Mitigating endoplasmic reticulum stress with revaprazan ameliorates stress-related mucosal disease.

Research paper by Jung Ho JH Kim, Eun Hee EH Kim, Chanyoung C Ock, Hua H Hong, Yoon Jae YJ Kim, Kwang An KA Kwon, Dong Kyun DK Park, Ki Baik KB Hahm

Indexed on: 05 Jul '11Published on: 05 Jul '11Published in: Journal of Gastroenterology and Hepatology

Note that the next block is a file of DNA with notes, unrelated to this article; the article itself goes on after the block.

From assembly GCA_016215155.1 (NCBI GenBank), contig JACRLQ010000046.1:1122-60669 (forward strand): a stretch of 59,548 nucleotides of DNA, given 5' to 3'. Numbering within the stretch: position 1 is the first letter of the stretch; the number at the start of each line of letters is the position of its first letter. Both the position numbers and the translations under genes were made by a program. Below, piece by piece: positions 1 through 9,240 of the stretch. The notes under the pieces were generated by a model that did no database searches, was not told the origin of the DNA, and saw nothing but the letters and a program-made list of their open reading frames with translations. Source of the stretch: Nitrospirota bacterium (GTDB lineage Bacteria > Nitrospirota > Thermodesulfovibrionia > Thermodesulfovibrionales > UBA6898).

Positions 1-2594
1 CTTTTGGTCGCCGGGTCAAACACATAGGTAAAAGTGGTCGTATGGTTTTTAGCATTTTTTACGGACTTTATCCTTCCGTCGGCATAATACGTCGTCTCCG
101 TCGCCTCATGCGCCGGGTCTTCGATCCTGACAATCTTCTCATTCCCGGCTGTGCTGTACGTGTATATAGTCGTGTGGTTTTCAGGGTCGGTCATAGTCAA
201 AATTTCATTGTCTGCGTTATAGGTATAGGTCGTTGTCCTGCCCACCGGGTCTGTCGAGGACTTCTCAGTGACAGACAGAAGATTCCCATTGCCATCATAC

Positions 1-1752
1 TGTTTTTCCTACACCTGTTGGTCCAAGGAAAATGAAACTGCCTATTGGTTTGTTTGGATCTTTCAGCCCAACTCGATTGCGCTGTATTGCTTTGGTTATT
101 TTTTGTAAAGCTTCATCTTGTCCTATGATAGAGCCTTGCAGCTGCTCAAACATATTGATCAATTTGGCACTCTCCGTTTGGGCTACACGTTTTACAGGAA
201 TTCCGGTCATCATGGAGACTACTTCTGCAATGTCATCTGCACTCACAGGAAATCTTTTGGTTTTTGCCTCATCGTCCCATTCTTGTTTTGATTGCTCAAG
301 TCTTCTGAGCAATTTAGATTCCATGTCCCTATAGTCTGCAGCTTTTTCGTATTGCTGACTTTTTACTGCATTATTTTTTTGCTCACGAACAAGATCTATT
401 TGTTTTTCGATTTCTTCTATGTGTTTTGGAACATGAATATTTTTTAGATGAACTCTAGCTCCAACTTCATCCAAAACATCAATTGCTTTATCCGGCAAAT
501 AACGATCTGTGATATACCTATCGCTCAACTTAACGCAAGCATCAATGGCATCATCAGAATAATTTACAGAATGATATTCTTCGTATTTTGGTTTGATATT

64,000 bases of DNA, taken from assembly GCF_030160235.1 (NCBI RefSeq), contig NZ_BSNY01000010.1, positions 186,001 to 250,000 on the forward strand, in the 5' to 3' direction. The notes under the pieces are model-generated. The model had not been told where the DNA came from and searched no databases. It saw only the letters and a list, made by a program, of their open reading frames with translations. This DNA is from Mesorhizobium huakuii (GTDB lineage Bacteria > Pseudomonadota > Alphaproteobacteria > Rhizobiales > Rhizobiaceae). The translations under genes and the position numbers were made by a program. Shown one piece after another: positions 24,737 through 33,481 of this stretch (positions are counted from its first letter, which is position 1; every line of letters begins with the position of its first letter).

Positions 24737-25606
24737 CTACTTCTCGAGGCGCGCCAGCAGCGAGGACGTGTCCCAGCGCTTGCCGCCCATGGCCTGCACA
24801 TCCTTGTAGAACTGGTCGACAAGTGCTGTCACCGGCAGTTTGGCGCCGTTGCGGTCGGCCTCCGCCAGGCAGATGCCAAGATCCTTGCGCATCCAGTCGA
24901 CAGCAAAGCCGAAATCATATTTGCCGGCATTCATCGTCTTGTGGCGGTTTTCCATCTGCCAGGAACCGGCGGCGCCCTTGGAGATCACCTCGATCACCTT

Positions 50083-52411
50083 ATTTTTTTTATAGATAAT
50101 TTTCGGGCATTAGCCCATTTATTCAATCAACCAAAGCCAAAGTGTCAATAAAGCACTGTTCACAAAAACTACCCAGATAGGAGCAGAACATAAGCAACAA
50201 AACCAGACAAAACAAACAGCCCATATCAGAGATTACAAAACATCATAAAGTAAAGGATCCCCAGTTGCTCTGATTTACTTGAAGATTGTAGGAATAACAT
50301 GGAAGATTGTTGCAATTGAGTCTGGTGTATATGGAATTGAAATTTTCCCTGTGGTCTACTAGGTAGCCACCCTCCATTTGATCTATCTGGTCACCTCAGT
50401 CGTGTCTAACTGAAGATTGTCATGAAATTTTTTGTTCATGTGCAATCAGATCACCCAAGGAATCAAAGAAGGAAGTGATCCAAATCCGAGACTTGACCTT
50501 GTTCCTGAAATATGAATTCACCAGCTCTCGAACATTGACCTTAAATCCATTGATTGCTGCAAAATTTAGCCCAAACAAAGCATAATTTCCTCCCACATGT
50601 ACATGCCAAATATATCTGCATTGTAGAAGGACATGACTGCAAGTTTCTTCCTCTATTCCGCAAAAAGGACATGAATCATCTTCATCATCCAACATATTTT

The term "stress-related mucosal disease" (SRMD) represents conditions ranging from superficial mucosal damage to focal deep mucosal damage in the stomach, of which pathogenesis is deduced to be violent mucosal ischemia or excess oxidative stress, but not fully clarified yet. Under the hypothesis that mucosal cell apoptosis subsequent to endoplasmic reticulum (ER) stress might play a crucial role, we evaluated the efficacy and mechanism that novel acid pump antagonist (APA), revaprazan, alleviated water immersion restraint stress (WIRS) induced SRMD in rats.In order to define whether WIRS-induced SRMD is associated with ER stress, we checked the alteration in the expression of ER stress markers including GRP78, CHOP, XBP-1, BiP as well as apoptosis in WIRS-induced SRMD. The efficacy of revaprazan on either alleviating ER stress or attenuating SRMD was compared with proton pump inhibitor (PPI) and gastroprotectant.Ten hours of WIRS induced a severe degree of SRMD, in which ER stress markers including CHOP, XBP1, and BiP were significantly overexpressed in the gastric tissues. However, these markers of ER stress were significantly decreased in the group pretreated with revaprazan compared to PPI or gastroprotectant, accompanied with a significant reduction in apoptotic index. In addition to ER stress, revaprazan imposed anti-inflammatory benefit to limit SRMD based on significant levels of inflammatory cell apoptosis.Endoplasmic reticulum stress accompanied with drastic apoptosis was implicated in the development of SRMD, but revaprazan could rescue the stomach from SRMD through alleviating ER stress in epithelial cells much better than either PPI or gastroprotectant.